Claesson Koivisto Rune In Japan
Bukowskis presents Claesson Koivisto Rune In Japan, an exhibition and auction of pieces by renowned Swedish architecture and design studio Claesson Koivisto Rune.
Bukowskis presents Claesson Koivisto Rune In Japan, an exhibition and auction of pieces by renowned Swedish architecture and design studio Claesson Koivisto Rune. Established in 1995 by Mårten Claesson, Eero Koivisto, and Ola Rune, the studio has established a longstanding collaboration and association with Japan. The exhibition highlights the extensive work produced through this unique Swedish-Japanese design collaboration, with over 100 lots for auction representing items by Claesson Koivisto Rune that were designed or manufactured in Japan over the last three decades. TLmag speaks with Mårten Claesson about the similarities between Japanese and Scandinavian aesthetics, establishing long term creative partnerships, and the mindfulness of quality present in all aspects of Japanese culture.
TLmag: Eero Koivisto, Ola Rune, and yourself founded your long-running architectural and design practice in 1995. How did the partnership begin?
Mårten Claesson (MC): We happened to be in the same class at university, and became friends. We did some assignments together, and also won a couple of competitions together while we were studying. To make a long story short, we graduated during a recession, so there weren’t really any jobs to find. But we had each other, so we thought we should just try and continue. We registered a company together and now it’s 25 years later. A lot of people ask about these creative partnerships. I can’t really give any advice, because I think it only works if you’re really good friends. I believe strongly in personal relationships in such a collaboration because if it’s just a matter of convenience, or a way to make rent, it’s unlikely that it works in the long run.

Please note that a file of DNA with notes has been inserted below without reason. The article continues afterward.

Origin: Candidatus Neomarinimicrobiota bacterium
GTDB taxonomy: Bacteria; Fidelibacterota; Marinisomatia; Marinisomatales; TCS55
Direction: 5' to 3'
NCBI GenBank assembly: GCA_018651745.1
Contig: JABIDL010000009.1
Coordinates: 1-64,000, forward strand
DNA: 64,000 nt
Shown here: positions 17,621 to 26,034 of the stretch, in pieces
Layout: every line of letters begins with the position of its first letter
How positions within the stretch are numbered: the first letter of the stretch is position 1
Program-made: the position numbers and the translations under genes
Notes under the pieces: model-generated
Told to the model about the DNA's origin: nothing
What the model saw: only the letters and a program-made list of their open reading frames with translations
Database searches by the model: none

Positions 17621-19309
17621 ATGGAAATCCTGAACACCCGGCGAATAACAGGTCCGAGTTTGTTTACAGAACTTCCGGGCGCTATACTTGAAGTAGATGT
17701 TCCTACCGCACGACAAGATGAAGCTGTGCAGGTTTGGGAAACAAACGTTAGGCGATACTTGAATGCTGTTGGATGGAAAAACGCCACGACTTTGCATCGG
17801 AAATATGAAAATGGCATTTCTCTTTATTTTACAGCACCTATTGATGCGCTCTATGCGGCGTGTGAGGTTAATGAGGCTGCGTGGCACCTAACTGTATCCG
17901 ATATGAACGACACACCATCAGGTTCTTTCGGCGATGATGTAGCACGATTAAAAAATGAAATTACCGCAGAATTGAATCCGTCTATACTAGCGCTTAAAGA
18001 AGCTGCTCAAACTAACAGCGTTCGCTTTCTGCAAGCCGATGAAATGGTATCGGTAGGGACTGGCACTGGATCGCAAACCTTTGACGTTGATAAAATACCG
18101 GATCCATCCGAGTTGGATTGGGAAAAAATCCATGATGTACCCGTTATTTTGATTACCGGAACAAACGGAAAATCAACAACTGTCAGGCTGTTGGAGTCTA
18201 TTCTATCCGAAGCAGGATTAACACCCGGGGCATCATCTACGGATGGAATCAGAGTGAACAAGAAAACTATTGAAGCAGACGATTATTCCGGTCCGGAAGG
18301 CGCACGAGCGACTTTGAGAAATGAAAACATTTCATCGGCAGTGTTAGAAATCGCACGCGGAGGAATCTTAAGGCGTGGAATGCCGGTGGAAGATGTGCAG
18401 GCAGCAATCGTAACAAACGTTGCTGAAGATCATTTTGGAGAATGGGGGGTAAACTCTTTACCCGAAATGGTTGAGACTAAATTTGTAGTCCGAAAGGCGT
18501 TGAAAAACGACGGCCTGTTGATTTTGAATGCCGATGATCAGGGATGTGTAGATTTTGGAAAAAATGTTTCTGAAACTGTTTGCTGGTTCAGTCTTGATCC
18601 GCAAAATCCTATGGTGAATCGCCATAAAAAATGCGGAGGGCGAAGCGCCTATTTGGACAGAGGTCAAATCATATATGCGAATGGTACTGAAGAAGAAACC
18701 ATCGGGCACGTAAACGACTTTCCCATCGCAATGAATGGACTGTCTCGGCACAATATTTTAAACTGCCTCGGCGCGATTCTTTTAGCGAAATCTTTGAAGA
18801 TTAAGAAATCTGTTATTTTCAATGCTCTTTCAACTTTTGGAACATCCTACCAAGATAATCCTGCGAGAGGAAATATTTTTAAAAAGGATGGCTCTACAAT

TLmag: How did you form such a longstanding relationship with Japan? What kept you coming back?
MC: Well, to be very precise, Eero travelled to Japan alone in 1992, and Ola and myself traveled together in 1993, but we were on the same scholarship. I think we fell in love with the country, and we’re still in love with it. Japan can be hard to understand because we have so many preconceptions about it. It’s a very cultural society, but not only in terms of historic culture. It’s also extremely forward thinking, and these two things exist together at the same time, all the time. In the West, I think that there is a sort of rivalry between people who want to preserve traditional cultures, and people who want to be creative and influence new cultures. In Japan, you don’t have this kind of conflict. They’re just allowed to exist side by side. They really take care of their traditions and all of their handicrafts, and at the same time they’re the most technologically-advanced country on Earth. They refine everything to the highest quality, which is just heaven for me as a designer and architect. Japanese society is also very gentle, with a mild humour and very humanistic outlook. People are so attentive and kind. It’s my favourite place in the world.